Reprinted with permission from AlterNet.
Most of the attention given to a new Washington Post/ABC News poll has centered on the finding that Donald Trump will take office as the most unliked president of the last four decades, making him historically unpopular. The survey finds 54 percent of Americans have an unfavorable view of Trump, while 40 percent view him favorably. Just a day earlier, Gallup released almost identical numbers, with Trump’s unfavorable/favorable split at 55/40. Compared to Gallup’s November numbers, Trump’s favorables are on the decline since his election. CNN also found that Trump’s numbers have dropped by 6 points since he beat Hillary Clinton in November, and that his favorables are less than half those of incoming president Obama, which stood at 84 percent at around this time in 2009.
Trump responded to the polls this morning in the most Trumpian way possible: by re-whining the story of how the system is rigged against the racist, misogynist white male trust fund kid-turned-adult billionaire who, despite no previous experience in government or the military, and a lack of coherent policy proposals, was elected president. “The same people who did the phony election polls, and were so wrong, are now doing approval rating polls,” Trump tweeted Tuesday morning. “They are rigged just like before.”
It’s unlikely Trump has really dug into the numbers, which show it’s not just about popularity. Americans overwhelmingly think poorly of Trump on a whole host of issues. Here are 4 interesting findings from the Washington Post/ABC Survey.
1. Only white people have a favorable view of Trump that comes near 50 percent.
Trump spent the long Martin Luther King weekend tweeting racialized insults at civil rights icon John Lewis, who was marching and getting mercilessly beaten by racist cops while Trump was racking up Vietnam deferments because his feet hurt just until the moment the war ended. That was fully in character with the guy whose entire presidential run was launched by assuming the role of Birther-in-Chief, and who spent 18 months co-signing his angry followers’ ludicrous belief that Muslims, blacks and immigrants are stealing a country that rightfully belongs to them. It follows that just 17 percent of African Americans, 24 percent of Hispanics and 21 percent non-whites polled overall rated Trump favorably. In contrast, a whole 50 percent of whites polled think Trump is pretty cool.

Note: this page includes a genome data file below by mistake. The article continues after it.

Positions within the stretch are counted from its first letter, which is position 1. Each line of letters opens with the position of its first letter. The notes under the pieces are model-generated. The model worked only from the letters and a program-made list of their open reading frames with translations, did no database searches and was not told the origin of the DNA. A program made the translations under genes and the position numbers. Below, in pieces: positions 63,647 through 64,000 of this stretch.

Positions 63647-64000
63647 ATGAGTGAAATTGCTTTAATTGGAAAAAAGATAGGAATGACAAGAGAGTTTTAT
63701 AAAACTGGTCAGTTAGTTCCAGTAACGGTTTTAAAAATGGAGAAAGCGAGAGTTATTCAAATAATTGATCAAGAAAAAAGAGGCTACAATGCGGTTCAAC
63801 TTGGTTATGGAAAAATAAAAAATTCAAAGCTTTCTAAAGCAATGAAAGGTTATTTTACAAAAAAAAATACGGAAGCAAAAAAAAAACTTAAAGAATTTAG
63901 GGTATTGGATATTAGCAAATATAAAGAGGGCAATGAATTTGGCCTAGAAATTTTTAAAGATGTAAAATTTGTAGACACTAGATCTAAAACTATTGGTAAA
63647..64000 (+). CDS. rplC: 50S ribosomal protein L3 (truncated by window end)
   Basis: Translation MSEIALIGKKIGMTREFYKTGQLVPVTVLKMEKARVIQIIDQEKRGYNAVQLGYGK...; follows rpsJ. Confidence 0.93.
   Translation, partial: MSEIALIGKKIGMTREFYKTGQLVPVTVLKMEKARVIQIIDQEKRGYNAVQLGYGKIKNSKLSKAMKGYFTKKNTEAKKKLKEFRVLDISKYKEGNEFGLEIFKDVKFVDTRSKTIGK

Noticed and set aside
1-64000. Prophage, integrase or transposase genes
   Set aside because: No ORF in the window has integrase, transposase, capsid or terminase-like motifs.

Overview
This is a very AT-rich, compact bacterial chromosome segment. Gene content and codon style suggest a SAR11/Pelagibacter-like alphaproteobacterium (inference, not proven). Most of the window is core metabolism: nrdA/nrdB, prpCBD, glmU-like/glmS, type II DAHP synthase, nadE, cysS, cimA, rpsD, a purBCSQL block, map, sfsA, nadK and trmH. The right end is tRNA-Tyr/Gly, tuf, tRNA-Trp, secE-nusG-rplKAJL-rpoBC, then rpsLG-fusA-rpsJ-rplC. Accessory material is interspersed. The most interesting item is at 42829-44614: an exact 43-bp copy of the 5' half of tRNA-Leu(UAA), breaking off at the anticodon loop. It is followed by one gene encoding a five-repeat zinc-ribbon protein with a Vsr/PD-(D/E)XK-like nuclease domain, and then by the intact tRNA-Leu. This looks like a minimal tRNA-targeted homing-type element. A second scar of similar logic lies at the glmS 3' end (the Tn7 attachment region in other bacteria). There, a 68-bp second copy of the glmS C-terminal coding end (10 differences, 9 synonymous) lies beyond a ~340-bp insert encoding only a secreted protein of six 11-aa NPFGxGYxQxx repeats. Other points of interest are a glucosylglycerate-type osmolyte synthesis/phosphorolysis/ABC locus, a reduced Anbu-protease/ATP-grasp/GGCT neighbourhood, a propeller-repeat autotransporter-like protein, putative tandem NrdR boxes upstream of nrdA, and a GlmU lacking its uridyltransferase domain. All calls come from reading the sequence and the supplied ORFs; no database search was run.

2. Most Americans think Trump is unqualified to be president.
Fifty-two percent of respondents to the WaPo-ABC poll responded in the negative to the question, “Do you think Donald Trump is qualified to serve as president, or not?” As with a lot of the questions, divides are most glaringly observed along lines of party affiliation, race, and class. A whopping 90 percent of conservative Republicans said they think Trump is fully prepared to take on the task ahead of him, which only proves their ability to overlook every egregious failing a president can make unless he’s (and yes, emphasis on “he”) black. Just 21 percent of Democrats agreed. White evangelical protestants, a segment that worships a lord and savior who apparently wanted a man who brags about sexual assault to be president, have the most faith among white religious groups. Seventy-five percent stated Trump is qualified for his new job.
3. Three-quarters of Americans want Trump to release his taxes.
Last week, Trump finally held a press conference after waiting long enough to ensure there wouldn’t be enough time for him to respond to all the questions begging answers before he assumes office. Between attacks on the media and con games about his business conflicts, he insisted that “the only one[s] that care about my tax returns are the reporters.” Today, we are all reporters, I guess. Or at least the near 75 percent of us who want to see whatever Russian shenanigans and account overdrafts he’s hiding in those tax documents.
4. Most Americans believe Russia hacked Democratic emails.
Most Americans, 65 percent, believe the 17 intelligence agencies that report Russia hacked the DNC. No one reason got a majority of votes, but the largest of respondents, 45 percent, believe the cyberespionage was undertaken to help Trump beat Hillary Clinton. This bodes poorly for that huge back tattoo Trump has that reads, “It’s Could’ve Been China.”
Kali Holloway is a senior writer and the associate editor of media and culture at AlterNet.
IMAGE: Trump supporters celebrate as election returns come in at Donald Trump’s election night rally in Manhattan. REUTERS/Mike Segar